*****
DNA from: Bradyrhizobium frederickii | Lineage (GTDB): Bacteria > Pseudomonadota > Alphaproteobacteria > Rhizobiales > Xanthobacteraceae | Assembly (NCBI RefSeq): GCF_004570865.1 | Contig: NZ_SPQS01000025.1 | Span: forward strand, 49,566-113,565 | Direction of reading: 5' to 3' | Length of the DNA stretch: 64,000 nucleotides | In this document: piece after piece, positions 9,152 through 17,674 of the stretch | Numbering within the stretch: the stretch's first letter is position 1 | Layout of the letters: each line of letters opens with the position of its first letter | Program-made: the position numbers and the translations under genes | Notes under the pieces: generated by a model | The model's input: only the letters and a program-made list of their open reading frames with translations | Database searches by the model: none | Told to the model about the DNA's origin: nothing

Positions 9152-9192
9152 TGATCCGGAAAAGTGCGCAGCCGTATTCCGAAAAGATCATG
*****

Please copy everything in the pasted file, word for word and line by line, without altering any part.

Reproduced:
DNA from: Bradyrhizobium frederickii | Lineage (GTDB): Bacteria > Pseudomonadota > Alphaproteobacteria > Rhizobiales > Xanthobacteraceae | Assembly (NCBI RefSeq): GCF_004570865.1 | Contig: NZ_SPQS01000025.1 | Span: forward strand, 49,566-113,565 | Direction of reading: 5' to 3' | Length of the DNA stretch: 64,000 nucleotides | In this document: piece after piece, positions 9,152 through 17,674 of the stretch | Numbering within the stretch: the stretch's first letter is position 1 | Layout of the letters: each line of letters opens with the position of its first letter | Program-made: the position numbers and the translations under genes | Notes under the pieces: generated by a model | The model's input: only the letters and a program-made list of their open reading frames with translations | Database searches by the model: none | Told to the model about the DNA's origin: nothing

Positions 9152-9192
9152 TGATCCGGAAAAGTGCGCAGCCGTATTCCGAAAAGATCATG